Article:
Hvila vid denna källa (or in modern Swedish "Vila ...", Rest by this spring), is one of the Swedish poet and performer Carl Michael Bellman's best-known and best-loved songs, from his 1790 collection, Fredman's Epistles, where it is No. 82. A pastoral, it depicts the Rococo muse Ulla Winblad, as the narrator offers a "little breakfast" of "red wine with burnet, and a newly-shot snipe" in the Stockholm countryside.
The epistle is subtitled "eller Oförmodade avsked, förkunnat vid Ulla Winblads frukost en sommarmorgon i det gröna. Pastoral dedicerad till Kgl. Sekreteraren Leopoldt" (or unexpected parting, proclaimed at Ulla Winblad's breakfast one summer morning in the countryside. Pastoral dedicated to Royal Secretary Leopoldt).
Hvila vid denna källa Wikipedia
Carl Michael Bellman is the central figure in Swedish song, known for his 1790 Fredman's Epistles and his 1791 Fredman's Songs. He played the cittern, accompanying himself as he performed his songs at the royal court.
Jean Fredman is a fictional character and the supposed narrator in Bellman's epistles and songs, based on a real watchmaker of Bellman's Stockholm. The epistles paint a picture of the demimonde life of the city during the eighteenth century, where strong drink and beautiful "nymphs" like Ulla Winblad create a rococo picture of life, blending classical allusion and pastoral description with harsh reality.
The song has six verses, each of 13 lines, the end of the last line being repeated after a Corno interlude. The verses have the rhyming pattern AABB-CCCB-BABAB. The origin of the melody is disputed, and it may well have been one of the very few (perhaps the only one) composed by Bellman himself. Afzelius noted that the melody resembles that of Epistle 25, "Blåsen nu alla"; this would involve a change from 3/4 time to 2/4 time, something Bellman is known to have been skilful at. Hildebrand argued that the melody was Bellman's; Olof Åhlström that it must have been borrowed, though the source is unknown.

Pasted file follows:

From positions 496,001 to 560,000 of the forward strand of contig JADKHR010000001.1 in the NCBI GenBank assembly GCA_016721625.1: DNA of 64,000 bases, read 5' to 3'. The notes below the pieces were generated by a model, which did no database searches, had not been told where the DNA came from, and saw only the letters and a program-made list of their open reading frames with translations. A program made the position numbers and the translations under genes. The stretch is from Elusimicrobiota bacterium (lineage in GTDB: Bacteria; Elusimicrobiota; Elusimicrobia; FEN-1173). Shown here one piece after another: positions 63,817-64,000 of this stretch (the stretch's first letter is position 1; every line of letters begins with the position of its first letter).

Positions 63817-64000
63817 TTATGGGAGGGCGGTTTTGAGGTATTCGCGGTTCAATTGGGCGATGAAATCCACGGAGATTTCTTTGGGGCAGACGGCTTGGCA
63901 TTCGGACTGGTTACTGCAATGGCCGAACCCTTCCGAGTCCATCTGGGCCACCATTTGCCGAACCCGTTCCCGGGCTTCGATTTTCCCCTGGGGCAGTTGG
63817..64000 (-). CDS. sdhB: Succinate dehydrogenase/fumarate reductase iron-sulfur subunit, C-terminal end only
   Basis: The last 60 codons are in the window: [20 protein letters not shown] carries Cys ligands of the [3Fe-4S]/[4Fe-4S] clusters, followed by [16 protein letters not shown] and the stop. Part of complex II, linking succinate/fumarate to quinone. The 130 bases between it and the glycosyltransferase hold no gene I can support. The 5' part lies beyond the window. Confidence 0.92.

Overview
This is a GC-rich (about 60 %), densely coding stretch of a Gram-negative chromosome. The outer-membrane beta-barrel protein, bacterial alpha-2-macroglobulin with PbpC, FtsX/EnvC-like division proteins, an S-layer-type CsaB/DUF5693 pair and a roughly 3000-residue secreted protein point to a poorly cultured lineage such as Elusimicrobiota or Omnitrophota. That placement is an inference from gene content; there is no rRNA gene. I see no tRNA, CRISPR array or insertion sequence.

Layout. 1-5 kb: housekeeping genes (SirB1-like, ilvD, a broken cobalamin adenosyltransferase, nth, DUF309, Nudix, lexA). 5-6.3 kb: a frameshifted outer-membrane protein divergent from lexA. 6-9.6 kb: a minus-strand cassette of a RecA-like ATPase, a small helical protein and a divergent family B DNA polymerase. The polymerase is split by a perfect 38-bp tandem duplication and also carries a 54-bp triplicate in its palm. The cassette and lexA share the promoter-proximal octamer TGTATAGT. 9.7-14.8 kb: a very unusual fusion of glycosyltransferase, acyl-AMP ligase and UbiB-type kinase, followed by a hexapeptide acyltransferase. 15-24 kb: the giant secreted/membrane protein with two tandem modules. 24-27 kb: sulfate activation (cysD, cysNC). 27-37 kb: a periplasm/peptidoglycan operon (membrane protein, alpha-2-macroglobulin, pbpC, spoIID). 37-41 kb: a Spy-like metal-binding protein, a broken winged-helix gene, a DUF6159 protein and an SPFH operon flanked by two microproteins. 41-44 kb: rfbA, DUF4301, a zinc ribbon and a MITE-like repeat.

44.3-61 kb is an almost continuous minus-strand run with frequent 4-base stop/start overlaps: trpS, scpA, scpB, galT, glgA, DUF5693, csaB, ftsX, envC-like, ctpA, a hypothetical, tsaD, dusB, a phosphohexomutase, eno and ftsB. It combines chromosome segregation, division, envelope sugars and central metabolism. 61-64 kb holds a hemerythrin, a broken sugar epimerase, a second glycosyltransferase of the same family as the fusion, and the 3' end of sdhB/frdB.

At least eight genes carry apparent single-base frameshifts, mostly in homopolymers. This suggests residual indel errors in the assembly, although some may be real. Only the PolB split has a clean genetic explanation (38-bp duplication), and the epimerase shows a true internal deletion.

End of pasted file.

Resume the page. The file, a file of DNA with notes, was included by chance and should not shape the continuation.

The song is in 2/4 time, marked Andante.
Epistle 82 has been recorded by Fred Åkerström, where it forms the title track of his third album of Bellman interpretations, as well as by Sven-Bertil Taube. It has been translated into English by Eva Toller.
The song has featured in at least 16 Swedish films from 1929 onwards.
Lars Lönnroth, writing in Svenska Dagbladet, suggests that the "spring" in the Epistle was in fact not a stream in summer meadows but a fashionable spa, perhaps Djurgårsbrunn on what was in Bellman's time the edge of Stockholm.
Henrik Mickos, in the 2011 Bellman lecture, discussed what the "pimpinella" of the first verse might be, concluding that salad burnet (Sanguisorba minor) was quite likely, given it was known at the time as pimpinella, and was more common in Sweden then than it is now.